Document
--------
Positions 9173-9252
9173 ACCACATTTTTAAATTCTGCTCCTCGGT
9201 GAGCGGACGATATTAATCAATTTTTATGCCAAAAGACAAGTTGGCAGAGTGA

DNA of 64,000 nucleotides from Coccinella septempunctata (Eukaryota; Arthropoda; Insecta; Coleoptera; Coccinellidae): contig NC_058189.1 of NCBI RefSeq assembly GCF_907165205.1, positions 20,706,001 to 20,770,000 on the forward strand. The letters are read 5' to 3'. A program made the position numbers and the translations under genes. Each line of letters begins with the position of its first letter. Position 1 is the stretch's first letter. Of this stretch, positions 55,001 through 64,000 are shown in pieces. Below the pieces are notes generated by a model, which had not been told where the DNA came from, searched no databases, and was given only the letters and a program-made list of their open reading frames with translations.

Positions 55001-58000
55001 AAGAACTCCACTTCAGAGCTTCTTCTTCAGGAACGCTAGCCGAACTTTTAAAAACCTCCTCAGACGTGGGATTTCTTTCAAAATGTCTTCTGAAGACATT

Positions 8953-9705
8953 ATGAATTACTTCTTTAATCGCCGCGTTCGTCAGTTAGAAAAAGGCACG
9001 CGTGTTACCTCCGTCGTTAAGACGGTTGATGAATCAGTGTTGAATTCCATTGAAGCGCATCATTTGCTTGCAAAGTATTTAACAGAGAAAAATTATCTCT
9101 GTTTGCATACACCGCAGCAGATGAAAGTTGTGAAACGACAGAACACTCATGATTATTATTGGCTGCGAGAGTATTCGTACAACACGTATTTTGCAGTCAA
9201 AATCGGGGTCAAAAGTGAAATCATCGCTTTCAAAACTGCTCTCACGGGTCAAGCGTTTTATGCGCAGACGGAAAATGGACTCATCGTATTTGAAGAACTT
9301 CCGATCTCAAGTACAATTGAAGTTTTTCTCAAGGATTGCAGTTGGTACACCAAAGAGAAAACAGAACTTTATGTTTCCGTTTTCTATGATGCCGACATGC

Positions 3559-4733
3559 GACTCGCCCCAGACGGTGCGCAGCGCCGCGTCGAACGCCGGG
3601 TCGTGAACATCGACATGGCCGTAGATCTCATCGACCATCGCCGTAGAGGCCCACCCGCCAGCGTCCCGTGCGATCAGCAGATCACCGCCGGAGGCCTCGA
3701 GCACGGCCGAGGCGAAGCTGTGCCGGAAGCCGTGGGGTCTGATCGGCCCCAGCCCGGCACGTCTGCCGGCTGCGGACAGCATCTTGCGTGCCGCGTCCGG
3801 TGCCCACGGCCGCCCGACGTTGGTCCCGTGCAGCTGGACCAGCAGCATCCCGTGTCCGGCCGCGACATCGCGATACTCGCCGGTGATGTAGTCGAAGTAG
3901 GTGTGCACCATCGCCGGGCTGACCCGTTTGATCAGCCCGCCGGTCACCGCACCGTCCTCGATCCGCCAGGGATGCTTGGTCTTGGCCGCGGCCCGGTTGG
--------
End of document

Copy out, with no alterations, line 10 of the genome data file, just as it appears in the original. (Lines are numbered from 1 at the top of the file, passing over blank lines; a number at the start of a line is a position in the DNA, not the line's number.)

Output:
9101 GTTTGCATACACCGCAGCAGATGAAAGTTGTGAAACGACAGAACACTCATGATTATTATTGGCTGCGAGAGTATTCGTACAACACGTATTTTGCAGTCAA